The news that the Mars Global Surveyor (MGS) had probably succumbed to a fault in its solar array steering mechanism brought a sad although not unexpected loss of a machine that I'd come to think of as an old friend. The spacecraft, which had been built using many spare parts from my ill-fated project, the Mars Observer, went silent after mapping Mars since early 1999, nearly five times its nominal design life. Nevertheless, the news was especially poignant for me since it also echoed the passing earlier this year of G. Edward Danielson, a Principal Science Investigator on the MGS mission and an old friend who taught me so much about Mars, the Universe, and life in general.
If there's any consolation to be had, it's that both Ed and MGS lived full and interesting lives and managed to touch the lives of many others along the way. I met Ed in 1986, after he and Mike Malin had managed to win a seat aboard the Mars Observer for the Mars Observer Camera (MOC), a high-resolution imager that they hoped to use to get a closer look at many of Mars' unique geological features, and perhaps even look for evidence of water some time in the planet's past. As one of the spacecraft's payload integration team, I was lucky enough to be assigned to work with Ed and his wonderfully unruly team of scientists and post-docs to make sure the camera would fit on our spacecraft, survive the trip to Mars, and deliver the pictures the science team needed once it got there.
Even early into the project, my conversations with Ed were interesting as he shared stories of his previous work on observing distant galaxies on the Mt. Palomar telescope, mapping the planet Mercury, and helping design the Hubble Telescope's Wide Field Planetary Imaging Camera. One of the wonderful things about talking with Ed was that, besides making the technical and scientific details of his work comprehensible and interesting to a layperson like me, he was also able to communicate the wonder and excitement he felt about his work. Over the next six years, Ed's quiet enthusiasm, generosity, and unique way of looking at the world were among the biggest rewards for the long hours and grueling schedule it took to assemble Mars Observer and prepare it for launch.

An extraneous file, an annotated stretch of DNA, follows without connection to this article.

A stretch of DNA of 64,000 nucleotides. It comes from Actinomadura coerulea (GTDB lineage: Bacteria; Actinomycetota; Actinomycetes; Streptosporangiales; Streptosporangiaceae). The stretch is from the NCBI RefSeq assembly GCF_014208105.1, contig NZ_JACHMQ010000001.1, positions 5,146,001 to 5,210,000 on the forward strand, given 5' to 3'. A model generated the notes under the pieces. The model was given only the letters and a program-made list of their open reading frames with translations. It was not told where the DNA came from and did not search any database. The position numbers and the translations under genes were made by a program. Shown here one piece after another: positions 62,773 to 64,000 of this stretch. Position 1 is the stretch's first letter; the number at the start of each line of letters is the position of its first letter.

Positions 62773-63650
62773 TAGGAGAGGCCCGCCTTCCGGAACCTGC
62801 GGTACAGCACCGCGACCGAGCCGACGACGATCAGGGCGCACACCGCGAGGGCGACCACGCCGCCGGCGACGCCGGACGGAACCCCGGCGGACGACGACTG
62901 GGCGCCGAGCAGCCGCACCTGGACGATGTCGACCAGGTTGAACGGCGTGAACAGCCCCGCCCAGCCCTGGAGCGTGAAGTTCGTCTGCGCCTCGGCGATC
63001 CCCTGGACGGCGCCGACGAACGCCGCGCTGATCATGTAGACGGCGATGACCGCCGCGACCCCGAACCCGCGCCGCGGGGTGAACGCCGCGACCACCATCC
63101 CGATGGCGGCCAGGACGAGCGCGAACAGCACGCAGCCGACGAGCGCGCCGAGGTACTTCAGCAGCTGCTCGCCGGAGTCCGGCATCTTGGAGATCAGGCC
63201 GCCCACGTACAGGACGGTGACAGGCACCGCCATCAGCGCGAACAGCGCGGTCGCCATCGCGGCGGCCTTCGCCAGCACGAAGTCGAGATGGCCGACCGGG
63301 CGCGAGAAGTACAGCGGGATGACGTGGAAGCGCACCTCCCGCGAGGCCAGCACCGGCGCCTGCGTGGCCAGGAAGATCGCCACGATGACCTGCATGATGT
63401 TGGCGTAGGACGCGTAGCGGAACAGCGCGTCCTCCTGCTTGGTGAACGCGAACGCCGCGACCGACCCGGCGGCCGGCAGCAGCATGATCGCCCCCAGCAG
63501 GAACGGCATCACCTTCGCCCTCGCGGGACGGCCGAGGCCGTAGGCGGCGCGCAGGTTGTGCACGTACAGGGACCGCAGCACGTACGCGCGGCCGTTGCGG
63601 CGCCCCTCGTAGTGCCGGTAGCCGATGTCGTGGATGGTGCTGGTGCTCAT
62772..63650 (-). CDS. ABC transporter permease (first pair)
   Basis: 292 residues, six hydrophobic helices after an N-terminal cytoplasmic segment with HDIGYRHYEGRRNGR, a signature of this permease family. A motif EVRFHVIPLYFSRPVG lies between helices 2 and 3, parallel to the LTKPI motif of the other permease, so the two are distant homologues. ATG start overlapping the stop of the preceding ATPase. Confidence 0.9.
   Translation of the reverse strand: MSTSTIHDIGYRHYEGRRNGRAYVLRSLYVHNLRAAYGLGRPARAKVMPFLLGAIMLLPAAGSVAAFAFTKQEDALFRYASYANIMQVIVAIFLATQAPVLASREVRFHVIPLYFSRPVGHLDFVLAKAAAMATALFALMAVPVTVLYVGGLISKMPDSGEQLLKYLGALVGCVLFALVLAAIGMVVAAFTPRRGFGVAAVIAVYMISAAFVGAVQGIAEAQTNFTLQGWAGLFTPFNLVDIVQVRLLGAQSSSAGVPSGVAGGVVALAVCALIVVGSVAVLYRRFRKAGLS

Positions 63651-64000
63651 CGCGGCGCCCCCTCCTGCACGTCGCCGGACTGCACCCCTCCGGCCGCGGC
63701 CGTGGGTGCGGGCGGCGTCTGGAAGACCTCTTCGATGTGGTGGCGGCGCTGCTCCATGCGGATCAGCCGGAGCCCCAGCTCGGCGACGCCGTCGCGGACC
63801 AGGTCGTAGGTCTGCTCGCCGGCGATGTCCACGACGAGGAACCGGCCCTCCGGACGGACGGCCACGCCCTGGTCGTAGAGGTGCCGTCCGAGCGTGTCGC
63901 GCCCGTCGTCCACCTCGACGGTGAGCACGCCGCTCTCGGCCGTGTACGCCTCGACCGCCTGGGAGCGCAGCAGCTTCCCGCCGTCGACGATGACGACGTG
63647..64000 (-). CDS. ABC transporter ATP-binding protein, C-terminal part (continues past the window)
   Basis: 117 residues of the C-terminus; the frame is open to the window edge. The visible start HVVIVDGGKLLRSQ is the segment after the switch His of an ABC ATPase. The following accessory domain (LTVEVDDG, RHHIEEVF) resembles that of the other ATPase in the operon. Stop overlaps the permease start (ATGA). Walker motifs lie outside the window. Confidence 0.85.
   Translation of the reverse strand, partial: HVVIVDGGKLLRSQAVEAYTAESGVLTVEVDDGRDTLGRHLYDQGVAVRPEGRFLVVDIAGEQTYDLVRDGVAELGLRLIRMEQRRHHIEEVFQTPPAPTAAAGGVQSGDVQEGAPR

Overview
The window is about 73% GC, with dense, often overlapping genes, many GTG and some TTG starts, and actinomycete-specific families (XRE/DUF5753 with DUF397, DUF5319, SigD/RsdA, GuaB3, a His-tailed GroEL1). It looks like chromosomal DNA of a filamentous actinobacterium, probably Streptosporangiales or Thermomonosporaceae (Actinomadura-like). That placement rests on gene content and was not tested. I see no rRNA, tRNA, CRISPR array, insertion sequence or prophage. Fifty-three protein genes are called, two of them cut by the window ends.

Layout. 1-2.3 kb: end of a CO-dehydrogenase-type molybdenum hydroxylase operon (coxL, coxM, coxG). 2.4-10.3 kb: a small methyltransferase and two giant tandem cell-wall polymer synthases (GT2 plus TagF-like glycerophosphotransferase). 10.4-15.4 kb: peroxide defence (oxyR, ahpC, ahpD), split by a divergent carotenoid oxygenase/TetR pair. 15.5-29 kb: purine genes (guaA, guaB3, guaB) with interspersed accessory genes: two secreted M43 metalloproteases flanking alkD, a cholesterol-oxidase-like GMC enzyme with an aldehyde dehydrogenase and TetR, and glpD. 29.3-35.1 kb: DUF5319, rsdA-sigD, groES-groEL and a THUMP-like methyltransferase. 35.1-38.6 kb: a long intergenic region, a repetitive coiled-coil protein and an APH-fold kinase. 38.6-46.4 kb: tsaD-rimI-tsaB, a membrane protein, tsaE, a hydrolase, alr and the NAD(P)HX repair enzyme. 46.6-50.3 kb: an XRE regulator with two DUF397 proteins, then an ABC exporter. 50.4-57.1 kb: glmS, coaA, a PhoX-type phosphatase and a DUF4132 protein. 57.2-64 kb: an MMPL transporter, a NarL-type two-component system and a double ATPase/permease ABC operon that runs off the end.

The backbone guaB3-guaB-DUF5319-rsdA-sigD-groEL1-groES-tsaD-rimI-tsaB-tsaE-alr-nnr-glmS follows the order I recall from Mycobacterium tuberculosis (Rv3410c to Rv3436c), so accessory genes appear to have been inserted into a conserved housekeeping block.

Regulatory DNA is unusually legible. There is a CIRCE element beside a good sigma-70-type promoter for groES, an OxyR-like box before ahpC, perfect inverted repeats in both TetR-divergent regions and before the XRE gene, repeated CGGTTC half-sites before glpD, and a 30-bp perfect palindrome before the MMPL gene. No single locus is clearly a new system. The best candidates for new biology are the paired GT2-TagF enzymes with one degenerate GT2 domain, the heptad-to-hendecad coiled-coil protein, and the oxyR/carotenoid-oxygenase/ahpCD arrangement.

One of my fondest memories of that time was the day Ed came into the control room with a set of photos that had just been beamed back from the Voyager probe as it passed by Neptune. Experience told me that Ed's Cheshire Cat grin indicated that there was more to the white globs floating on the blue orb in the photos than my untrained eye could decode, so I asked him, "What do these pictures tell you?" Those words were the ticket that got me on a guided tour of Neptune's atmosphere as Ed showed how a scientist's eyes enabled him to use the time lapse between photos, spectral data, and shadow angles cast by a cloud nicknamed Scooter to give me a very good weather report from a planet that was over four light-hours distant.
Besides the memories that his friends will always carry, Ed's work on MGS, and a dozen other projects leaves behind a legacy of discovery that will continue to enlarge our universe long after he's gone. Likewise, much of the data that MGS sent back during its mission is still in the process of being digested and will continue to yield surprises for many years. In fact one of its greatest gifts was discovered shortly after its disappearance, when scientists compared two photos the MOC took of the same site in December 2001 and April 2005. Comparing the two photos clearly revealed telltale signs that there had been substantial amounts of water flowing on the surface of Mars at some time in the last four or five years.
Ed's unique perspective even added an extra dimension to more mundane activities, such as the day we found ourselves locked out of a loading dock at 3 AM and unable to get the MOC into our clean room because someone had neglected to give us the entry code for the door's electronic lock. After awakening the chief of security and several managers did not turn up the proper code, Ed ambled over to the lock's keypad and quietly started fiddling. About a minute later we heard the familiar click and buzz that signaled the door was open and we proceeded to get the MOC to its destination.
When we were finally settled in, I could not resist asking Ed how he'd done it. He flashed his usual quiet grin and explained that a close look at the keypad revealed that, as he'd expected, only four of the 10 keys showed any significant signs of repeated contact with fingers, giving him the four digits that would open the door - although not their proper sequence. "But after that, it was pretty much a combinatorial exercise," he said. "I narrowed down the problem a little further by assuming that the lock was cheap and would not be able to accept the same digit twice, which cut down the possibilities from 10,000 combinations to a number that was much more manageable. After that, I just got lucky."
I'd argue, however, that I was the lucky one having had the chance to work with Ed, Mike Malin, Mike Ravine, Jack Trombka, and several other scientists who showed me that there is poetry written in the fabric of the universe.
Comments? Questions? Tales of wonder to share? Write me at: email@example.com